Last month’s letter talked about preparing yourself for major market moves, especially downward moves, by conducting “lifeboat drills” in order to dampen your “startle response”, which might result in an inappropriate decision that would derail your long-term investment goals and objectives. During the month of September, investor anxiety continued to spread as uncertainty around the future of interest rates continued to drag down markets. For the month of September, the market was down for the month, down year-to-date, and down for the past 52 weeks. There were 21 trading days in September of which 11 were down. Of those 11 days, six were down greater than 1%, and there were ten up days with four days up greater than 1%. Also, seven of the last ten trading days were down. Thus market volatility continued.
A jarring market correction may create uneasiness, as some of you have shared with us. We can’t help but be reminded of a comment by John Bogle, retired CEO and founder of the mutual fund giant, The Vanguard Group. Bogle said, “Don’t pay a lot of attention to the volatility in the market place”. All these noises and jumping up and down along the way are really just emotions that confuse you.” But, experiencing your feeling of uneasiness is an appropriate response. However, the question shouldn’t be, “Will my investments go up or down?” They will. Instead, ask, “Will the fact that investments go up and down bother me enough to do something I will regret later?” In other words, Bogle is saying that volatility is part of the DNA of the market. Stocks go up, and stocks go down. Historically, stocks have gone up a lot more than they have gone down. But from time to time, they do go down.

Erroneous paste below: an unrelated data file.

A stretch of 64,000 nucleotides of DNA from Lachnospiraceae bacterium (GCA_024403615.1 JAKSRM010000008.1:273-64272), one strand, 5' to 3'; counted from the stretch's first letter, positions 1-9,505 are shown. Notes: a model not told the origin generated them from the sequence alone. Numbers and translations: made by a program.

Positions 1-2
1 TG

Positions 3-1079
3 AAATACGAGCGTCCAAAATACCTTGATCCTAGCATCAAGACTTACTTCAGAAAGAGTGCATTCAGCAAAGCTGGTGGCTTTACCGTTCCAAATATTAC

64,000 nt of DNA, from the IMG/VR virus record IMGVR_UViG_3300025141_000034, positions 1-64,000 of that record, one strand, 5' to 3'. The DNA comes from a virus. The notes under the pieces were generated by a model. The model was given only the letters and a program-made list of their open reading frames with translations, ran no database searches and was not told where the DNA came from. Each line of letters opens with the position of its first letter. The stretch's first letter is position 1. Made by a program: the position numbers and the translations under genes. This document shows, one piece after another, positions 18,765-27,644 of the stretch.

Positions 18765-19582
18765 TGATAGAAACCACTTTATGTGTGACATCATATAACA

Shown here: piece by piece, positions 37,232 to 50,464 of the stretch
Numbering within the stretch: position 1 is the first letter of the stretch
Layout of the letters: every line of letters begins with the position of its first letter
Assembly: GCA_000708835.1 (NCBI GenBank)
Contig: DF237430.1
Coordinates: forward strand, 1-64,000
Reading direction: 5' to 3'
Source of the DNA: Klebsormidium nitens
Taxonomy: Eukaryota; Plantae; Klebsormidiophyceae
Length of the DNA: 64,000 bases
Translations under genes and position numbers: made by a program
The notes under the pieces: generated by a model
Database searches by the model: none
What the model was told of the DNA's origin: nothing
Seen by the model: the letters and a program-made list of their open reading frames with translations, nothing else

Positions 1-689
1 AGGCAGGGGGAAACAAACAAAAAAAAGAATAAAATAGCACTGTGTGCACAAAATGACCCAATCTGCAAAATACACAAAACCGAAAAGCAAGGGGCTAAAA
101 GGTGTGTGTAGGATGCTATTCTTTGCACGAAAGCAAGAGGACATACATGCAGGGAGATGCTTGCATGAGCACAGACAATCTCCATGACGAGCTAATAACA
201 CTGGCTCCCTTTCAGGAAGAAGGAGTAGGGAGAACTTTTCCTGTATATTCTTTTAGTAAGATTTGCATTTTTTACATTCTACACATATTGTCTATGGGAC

Stock market corrections, defined as a decline of 10% to 20% of a major market index – typically the S&P 500 Index – are a normal part of the investment landscape. In the context of an expanding economy, they are healthy when valuations get a bit extended, as they wipe out excess enthusiasm, reduce valuations, and set the foundation for another round of gains. That sounds a bit clinical and we know recent volatility has been unsettling. Nevertheless swings in the market are normal.